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Scope 49 - ‘Punching’ holes and fruit punch - our next asthma therapies?

2 November 2012

As often happens in science, a stumbling block in one area of research can present a solution for another.

While working on the development of a dendritic cell cancer vaccine, Prof Franca Ronchese’s research team discovered that specialised cells called cytotoxic T lymphocytes (CTL) were killing off the dendritic cells before they could do their job. Although this presented somewhat of a problem to the long-term effectiveness of the cancer vaccine, it raised the possibility that CTL killing of dendritic cells could be used to turn off unwanted immune responses – such as those that cause asthma.

Asthma remains one of the most prevalent allergic diseases in the world. It is a chronic inflammatory disease of the airways, characterised by wheezing, coughing, chest tightness and shortness of breath.

It is the influx of immune cells into the airways that causes the symptoms of asthma. If we can stop this from happening, then in theory, we can prevent the development of an asthma attack. Previous research had shown that activated CTLs can prevent airway inflammation, but we didn’t know how. Prof Ronchese’s research has now revealed that activated CTLs can kill allergen-presenting dendritic cells in the airways by effectively ‘punching’ holes in them, through release of a pore-forming protein called perforin. With fewer dendritic cells around to activate the disease-mediating Th2 cells in the airways, there is consequently less allergic airway inflammation. Identifying how best to target the activity of these cells with immunotherapy is the subject of ongoing investigation.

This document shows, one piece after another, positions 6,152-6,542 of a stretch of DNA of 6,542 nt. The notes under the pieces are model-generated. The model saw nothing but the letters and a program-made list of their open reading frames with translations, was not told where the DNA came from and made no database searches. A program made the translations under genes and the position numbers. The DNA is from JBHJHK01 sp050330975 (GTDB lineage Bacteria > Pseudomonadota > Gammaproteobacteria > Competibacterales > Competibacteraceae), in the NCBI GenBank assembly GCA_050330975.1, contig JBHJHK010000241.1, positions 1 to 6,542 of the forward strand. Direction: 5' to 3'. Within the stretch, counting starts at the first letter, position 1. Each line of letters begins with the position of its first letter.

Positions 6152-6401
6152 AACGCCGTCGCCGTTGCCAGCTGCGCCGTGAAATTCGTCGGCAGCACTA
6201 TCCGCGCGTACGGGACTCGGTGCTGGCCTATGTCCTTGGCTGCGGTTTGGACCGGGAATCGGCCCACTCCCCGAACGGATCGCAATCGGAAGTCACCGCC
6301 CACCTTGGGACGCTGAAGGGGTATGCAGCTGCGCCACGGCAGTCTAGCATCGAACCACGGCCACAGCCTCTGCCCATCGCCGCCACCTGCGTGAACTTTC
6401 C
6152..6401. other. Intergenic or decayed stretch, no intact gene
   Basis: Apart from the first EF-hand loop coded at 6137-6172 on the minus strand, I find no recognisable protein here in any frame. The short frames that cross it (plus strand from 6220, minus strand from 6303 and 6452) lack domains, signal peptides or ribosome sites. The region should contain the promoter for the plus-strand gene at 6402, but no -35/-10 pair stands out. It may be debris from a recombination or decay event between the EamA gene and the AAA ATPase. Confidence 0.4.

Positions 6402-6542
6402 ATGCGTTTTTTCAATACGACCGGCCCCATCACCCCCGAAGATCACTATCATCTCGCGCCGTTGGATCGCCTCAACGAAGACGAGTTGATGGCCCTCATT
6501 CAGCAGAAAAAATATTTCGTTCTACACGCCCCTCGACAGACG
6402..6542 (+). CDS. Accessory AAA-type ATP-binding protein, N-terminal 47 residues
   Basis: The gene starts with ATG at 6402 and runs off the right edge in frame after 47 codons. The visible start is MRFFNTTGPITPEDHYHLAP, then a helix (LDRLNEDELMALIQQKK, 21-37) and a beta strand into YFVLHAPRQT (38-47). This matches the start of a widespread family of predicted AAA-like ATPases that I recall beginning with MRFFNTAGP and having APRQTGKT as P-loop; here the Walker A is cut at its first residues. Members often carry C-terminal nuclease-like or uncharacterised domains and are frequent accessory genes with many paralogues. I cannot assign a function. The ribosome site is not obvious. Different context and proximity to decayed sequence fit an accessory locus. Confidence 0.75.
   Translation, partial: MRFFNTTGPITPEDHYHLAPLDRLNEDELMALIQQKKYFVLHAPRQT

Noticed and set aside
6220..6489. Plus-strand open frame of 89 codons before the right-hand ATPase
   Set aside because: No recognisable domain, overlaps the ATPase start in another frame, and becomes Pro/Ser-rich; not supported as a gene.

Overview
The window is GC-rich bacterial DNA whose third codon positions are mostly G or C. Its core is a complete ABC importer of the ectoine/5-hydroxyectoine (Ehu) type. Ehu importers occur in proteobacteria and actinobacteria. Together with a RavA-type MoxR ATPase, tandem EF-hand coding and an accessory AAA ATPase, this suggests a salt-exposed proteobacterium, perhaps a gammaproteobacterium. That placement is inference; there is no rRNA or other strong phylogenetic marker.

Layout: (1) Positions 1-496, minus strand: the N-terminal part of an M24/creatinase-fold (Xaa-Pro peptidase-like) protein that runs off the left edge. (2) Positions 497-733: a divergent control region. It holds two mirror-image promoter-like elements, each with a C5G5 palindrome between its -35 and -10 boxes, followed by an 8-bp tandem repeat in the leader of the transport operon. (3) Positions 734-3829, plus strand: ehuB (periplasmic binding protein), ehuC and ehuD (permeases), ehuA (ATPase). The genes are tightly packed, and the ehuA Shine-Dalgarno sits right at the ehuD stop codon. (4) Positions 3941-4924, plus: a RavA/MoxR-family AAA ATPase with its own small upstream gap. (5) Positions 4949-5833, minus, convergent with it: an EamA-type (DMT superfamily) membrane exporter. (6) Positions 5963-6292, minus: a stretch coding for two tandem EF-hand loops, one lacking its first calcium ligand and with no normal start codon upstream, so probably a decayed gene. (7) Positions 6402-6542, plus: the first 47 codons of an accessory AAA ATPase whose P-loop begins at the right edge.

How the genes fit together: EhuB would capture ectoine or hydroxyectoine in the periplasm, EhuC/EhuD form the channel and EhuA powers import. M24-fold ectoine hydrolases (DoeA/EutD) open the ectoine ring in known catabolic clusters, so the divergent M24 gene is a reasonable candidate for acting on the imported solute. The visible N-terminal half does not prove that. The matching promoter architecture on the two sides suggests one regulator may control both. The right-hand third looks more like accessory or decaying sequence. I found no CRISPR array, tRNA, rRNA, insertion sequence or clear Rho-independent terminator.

We all know fruit is good for us; it is loaded with fibre and vitamins and tastes great too. But did you know that some fruits might actually help reduce the lung inflammation associated with asthma? In collaboration with Plant & Food Research, Dr Jacquie Harper and her Arthritis and Inflammation team have shown that certain fruits can reduce the influx of damage-causing inflammatory cells into the lung in experimental models of asthma. This is an exciting area of research that could lead to the development of fruit-based foods for improving the management of inflammatory conditions such as asthma


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